Understanding Climate Risk: What We Learned from Businesses

March 22, 2022

At the San Francisco Fed, we are students of climate risk. Climate risk matters to us because the economic impacts of a changing climate—including the frequency and magnitude of severe weather events—affect each of our three core responsibilities: conducting monetary policy, regulating and supervising the banking system, and ensuring a safe and sound payment system.

We are listening to and learning from the people we serve so we can build our understanding of how people, communities, and businesses are experiencing climate-related risks. Our Understanding Climate Risk series shares some of those learnings with you. In our latest post, our Economic Research team highlights findings from their recent climate risk survey of companies across the Twelfth District.

To better understand how businesses are perceiving and adapting to a changing climate, the San Francisco Fed surveyed businesses throughout the nine Western states in our District. The wide range of responses included financial services, retail trade, and real estate businesses.

Overall, respondents agreed that continued gains toward sustainability will require a long-term commitment to learning about climate risk, putting formal mitigation strategies in place, and assessing the results. Still, businesses said they face hurdles to addressing climate risk: limited resources, a lack of proper measurement data, and rapidly changing regulations.

To learn more about the survey findings, read our Economic Letter, How Are Businesses Responding to Climate Risk?

How Are Businesses Responding to Climate Risk? (video, 0:41 minutes).

Transcript

How are businesses responding to climate risk?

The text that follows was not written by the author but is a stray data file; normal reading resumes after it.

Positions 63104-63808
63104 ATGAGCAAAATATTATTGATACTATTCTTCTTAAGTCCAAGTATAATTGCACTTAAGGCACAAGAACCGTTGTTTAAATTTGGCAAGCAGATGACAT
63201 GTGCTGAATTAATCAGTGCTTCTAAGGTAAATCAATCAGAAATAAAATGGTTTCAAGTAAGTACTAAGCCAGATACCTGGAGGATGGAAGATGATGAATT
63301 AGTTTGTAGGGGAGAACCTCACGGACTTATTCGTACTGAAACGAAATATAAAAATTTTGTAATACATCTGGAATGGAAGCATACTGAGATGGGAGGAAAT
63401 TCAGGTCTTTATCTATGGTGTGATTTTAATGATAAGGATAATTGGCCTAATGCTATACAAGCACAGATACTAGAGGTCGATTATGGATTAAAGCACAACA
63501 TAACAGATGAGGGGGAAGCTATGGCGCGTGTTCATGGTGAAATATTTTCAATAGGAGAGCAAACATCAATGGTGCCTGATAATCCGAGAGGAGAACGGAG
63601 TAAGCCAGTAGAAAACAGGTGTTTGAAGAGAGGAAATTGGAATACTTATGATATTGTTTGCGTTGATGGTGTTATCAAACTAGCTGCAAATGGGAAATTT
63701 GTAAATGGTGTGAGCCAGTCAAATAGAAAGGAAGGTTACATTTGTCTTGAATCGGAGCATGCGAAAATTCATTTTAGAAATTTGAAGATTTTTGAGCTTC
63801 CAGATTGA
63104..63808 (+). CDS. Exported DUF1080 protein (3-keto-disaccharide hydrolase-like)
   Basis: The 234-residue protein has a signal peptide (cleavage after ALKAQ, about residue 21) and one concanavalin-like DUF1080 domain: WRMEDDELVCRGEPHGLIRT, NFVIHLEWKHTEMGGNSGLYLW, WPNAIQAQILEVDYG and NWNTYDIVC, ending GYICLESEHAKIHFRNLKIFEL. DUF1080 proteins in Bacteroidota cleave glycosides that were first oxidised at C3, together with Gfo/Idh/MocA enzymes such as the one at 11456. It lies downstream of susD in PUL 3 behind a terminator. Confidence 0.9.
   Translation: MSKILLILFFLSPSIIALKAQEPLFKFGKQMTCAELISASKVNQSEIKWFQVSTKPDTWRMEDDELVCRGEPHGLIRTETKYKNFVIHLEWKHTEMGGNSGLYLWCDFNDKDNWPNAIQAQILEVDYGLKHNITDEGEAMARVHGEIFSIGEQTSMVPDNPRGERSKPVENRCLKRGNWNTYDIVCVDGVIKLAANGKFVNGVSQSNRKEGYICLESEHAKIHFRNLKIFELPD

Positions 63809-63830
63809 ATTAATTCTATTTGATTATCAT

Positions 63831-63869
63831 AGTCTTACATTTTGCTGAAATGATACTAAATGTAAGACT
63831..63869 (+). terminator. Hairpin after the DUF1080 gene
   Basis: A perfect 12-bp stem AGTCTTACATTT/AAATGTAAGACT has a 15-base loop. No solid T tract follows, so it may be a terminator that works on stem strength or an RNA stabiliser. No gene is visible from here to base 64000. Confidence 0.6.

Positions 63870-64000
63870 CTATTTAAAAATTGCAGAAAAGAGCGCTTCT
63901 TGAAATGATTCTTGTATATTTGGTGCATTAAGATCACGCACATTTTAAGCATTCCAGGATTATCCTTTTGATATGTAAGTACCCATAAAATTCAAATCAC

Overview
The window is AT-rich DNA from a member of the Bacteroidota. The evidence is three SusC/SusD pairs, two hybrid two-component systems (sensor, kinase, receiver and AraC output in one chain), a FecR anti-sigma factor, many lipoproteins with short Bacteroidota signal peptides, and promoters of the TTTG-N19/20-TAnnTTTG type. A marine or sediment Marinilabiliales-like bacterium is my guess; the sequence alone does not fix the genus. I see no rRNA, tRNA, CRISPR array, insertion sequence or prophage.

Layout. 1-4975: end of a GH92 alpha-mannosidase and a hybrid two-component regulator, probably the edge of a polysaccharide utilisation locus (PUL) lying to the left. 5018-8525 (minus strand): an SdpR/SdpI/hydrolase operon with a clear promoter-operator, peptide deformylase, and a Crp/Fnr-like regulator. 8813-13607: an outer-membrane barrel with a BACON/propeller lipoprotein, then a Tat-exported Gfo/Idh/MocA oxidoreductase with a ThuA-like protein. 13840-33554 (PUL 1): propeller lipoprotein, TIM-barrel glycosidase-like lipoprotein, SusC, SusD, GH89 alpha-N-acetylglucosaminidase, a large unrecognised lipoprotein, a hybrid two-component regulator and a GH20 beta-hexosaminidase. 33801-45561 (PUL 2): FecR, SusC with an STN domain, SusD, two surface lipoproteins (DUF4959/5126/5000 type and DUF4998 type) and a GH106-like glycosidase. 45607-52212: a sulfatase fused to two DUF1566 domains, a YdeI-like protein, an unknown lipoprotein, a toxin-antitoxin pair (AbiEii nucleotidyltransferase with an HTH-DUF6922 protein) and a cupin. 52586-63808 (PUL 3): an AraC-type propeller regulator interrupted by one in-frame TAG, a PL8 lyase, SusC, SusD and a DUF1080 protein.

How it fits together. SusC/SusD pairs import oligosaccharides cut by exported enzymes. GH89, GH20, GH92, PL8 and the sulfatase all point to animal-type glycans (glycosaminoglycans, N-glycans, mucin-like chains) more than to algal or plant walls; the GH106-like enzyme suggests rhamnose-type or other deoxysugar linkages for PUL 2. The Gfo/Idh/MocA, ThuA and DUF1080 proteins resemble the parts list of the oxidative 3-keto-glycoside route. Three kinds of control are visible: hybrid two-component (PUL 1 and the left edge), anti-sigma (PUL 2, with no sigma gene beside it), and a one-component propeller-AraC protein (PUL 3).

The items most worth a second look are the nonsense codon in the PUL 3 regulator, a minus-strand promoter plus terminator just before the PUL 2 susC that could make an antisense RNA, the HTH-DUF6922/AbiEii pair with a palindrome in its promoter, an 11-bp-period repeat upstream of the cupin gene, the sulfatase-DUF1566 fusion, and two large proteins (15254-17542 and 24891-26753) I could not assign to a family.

The SF Fed surveyed businesses across the nine states in our District. Here’s what we learned from approximately 100 responses.

60% say climate change has or is expected to have an impact on their revenue, costs, and investments.

85% consider climate risk an important factor in their decisions about investing, strategy, and public relations.

37% have designed a formal plan to mitigate climate-related risks, or plan to.

63% have built ESG-driven sustainability measures into their operations.

Learn more in our FRBSF Economic Letter, “How Are Businesses Responding to Climate Risk?”

Hishgee Jargalsaikhan is an economic analyst in the Economic Research Department of the Federal Reserve Bank of San Francisco.

Sylvain Leduc is the Executive Vice President and Director of Research; Monetary policy, Business cycles, and International finance at the San Francisco Fed.

Luiz E. Oliveira is a Senior Associate Economist of Macroeconomic forecasting and Regional analysis at the San Francisco Fed.

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The views expressed here do not necessarily reflect the views of the management of the Federal Reserve Bank of San Francisco or of the Board of Governors of the Federal Reserve System.